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J Clin Endocrinol Metab. 2007 Sep;92(9):3406-16. Epub 2007 Jun 26.

Growth hormone treatment of early growth failure in toddlers with Turner syndrome: a randomized, controlled, multicenter trial.

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  • 1Division of Pediatric Endocrinology, University of North Carolina, CB 7039, 3341 Medical Biomolecular Research Building, Chapel Hill, North Carolina 27599-7039, USA. mld@med.unc.edu

Abstract

CONTEXT:

Typically, growth failure in Turner syndrome (TS) begins prenatally, and height sd score (SDS) declines progressively from birth.

OBJECTIVE:

This study aimed to determine whether GH treatment initiated before 4 yr of age in girls with TS could prevent subsequent growth failure. Secondary objectives were to identify factors associated with treatment response, to determine whether outcome could be predicted by a regression model using these factors, and to assess the safety of GH treatment in this young cohort.

DESIGN:

This study was a prospective, randomized, controlled, open-label, multicenter clinical trial (Toddler Turner Study, August 1999 to August 2003).

SETTING:

The study was conducted at 11 U.S. pediatric endocrine centers.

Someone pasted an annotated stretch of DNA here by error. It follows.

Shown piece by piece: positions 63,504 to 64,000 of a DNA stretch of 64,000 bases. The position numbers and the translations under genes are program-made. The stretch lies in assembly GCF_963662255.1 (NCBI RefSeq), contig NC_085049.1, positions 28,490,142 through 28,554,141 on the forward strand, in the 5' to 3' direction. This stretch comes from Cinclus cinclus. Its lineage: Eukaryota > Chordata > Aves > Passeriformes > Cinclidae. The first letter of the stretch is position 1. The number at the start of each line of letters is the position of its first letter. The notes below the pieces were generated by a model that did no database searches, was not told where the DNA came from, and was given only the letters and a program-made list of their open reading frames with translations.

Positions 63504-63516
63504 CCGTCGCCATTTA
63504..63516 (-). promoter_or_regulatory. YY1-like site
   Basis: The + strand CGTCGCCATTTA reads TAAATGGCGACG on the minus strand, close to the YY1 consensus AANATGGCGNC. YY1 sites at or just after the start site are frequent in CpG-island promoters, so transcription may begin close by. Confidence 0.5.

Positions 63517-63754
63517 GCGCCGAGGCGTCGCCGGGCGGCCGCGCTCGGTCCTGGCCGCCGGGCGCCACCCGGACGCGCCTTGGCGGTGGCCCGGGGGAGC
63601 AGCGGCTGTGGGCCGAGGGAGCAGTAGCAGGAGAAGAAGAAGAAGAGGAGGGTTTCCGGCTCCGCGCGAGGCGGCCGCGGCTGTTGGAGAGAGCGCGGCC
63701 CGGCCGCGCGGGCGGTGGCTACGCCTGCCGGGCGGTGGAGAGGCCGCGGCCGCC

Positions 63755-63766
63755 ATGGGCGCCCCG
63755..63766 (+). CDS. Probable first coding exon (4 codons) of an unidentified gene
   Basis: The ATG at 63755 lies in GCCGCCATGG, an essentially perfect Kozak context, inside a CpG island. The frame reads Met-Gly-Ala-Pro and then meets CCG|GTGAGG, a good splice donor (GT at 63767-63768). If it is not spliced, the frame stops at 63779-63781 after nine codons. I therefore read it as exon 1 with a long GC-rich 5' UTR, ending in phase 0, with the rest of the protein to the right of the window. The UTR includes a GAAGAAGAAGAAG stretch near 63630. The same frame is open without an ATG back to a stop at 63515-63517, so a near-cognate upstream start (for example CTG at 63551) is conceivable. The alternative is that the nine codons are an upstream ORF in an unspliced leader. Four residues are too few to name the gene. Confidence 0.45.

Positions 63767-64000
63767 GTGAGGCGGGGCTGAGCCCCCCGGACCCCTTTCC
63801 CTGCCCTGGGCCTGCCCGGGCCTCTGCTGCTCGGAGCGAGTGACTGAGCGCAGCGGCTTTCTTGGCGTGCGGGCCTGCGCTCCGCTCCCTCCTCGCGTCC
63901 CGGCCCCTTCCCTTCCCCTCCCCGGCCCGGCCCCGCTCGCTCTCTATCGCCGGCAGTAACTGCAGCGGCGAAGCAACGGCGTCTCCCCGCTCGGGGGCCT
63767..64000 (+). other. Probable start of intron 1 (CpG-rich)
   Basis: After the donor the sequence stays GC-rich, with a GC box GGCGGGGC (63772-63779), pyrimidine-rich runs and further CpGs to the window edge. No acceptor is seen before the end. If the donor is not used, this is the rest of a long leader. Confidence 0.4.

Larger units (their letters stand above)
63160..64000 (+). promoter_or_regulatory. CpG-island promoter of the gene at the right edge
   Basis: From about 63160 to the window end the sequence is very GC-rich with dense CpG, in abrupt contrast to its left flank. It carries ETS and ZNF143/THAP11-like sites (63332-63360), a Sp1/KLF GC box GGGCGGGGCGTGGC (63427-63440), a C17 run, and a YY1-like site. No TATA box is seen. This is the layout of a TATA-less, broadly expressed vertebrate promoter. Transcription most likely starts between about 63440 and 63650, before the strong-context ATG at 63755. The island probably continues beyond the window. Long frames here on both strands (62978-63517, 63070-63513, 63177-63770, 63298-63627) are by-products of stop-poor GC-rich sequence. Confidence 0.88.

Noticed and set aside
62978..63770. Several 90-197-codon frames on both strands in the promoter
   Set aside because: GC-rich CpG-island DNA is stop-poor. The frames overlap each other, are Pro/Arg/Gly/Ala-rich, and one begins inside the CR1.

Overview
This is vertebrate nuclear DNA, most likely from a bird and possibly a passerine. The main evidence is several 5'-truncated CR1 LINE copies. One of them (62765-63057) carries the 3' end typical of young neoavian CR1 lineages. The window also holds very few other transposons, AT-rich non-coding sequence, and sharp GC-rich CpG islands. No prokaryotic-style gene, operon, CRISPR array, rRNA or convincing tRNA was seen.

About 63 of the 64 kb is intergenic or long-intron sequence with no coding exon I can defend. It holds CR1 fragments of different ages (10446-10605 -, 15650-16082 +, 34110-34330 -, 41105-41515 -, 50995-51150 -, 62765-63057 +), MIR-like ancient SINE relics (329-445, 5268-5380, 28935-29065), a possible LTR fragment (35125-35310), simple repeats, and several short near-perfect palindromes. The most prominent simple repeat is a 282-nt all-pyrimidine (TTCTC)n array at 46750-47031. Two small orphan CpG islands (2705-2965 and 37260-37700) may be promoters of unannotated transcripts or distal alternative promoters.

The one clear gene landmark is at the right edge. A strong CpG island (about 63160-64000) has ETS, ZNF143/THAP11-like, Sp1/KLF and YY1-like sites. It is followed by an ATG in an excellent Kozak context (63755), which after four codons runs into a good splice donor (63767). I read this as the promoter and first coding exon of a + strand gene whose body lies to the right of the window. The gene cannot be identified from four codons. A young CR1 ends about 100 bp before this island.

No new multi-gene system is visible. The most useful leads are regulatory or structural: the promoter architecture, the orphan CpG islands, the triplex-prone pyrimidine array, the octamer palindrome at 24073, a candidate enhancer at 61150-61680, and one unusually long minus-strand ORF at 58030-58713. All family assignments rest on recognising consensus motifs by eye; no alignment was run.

SUBJECTS:

Eighty-eight girls with TS, aged 9 months to 4 yr, were enrolled.

INTERVENTIONS:

Interventions comprised recombinant GH (50 mug/kg.d; n = 45) or no treatment (n = 43) for 2 yr.

MAIN OUTCOME MEASURE:

The main outcome measure was baseline-to-2-yr change in height SDS.

RESULTS:

Short stature was evident at baseline (mean length/height SDS = -1.6 +/- 1.0 at mean age 24.0 +/- 12.1 months). Mean height SDS increased in the GH group from -1.4 +/- 1.0 to -0.3 +/- 1.1 (1.1 SDS gain), whereas it decreased in the control group from -1.8 +/- 1.1 to -2.2 +/- 1.2 (0.5 SDS decline), resulting in a 2-yr between-group difference of 1.6 +/- 0.6 SDS (P < 0.0001). The baseline variable that correlated most strongly with 2-yr height gain was the difference between mid-parental height SDS and subjects' height SDS (r = 0.32; P = 0.04). Although attained height SDS at 2 yr could be predicted with good accuracy using baseline variables alone (R(2) = 0.81; P < 0.0001), prediction of 2-yr change in height SDS required inclusion of initial treatment response data (4-month or 1-yr height velocity) in the model (R(2) = 0.54; P < 0.0001). No new or unexpected safety signals associated with GH treatment were detected.

CONCLUSION:

Early GH treatment can correct growth failure and normalize height in infants and toddlers with TS.

PMID:
17595258
[PubMed - indexed for MEDLINE]
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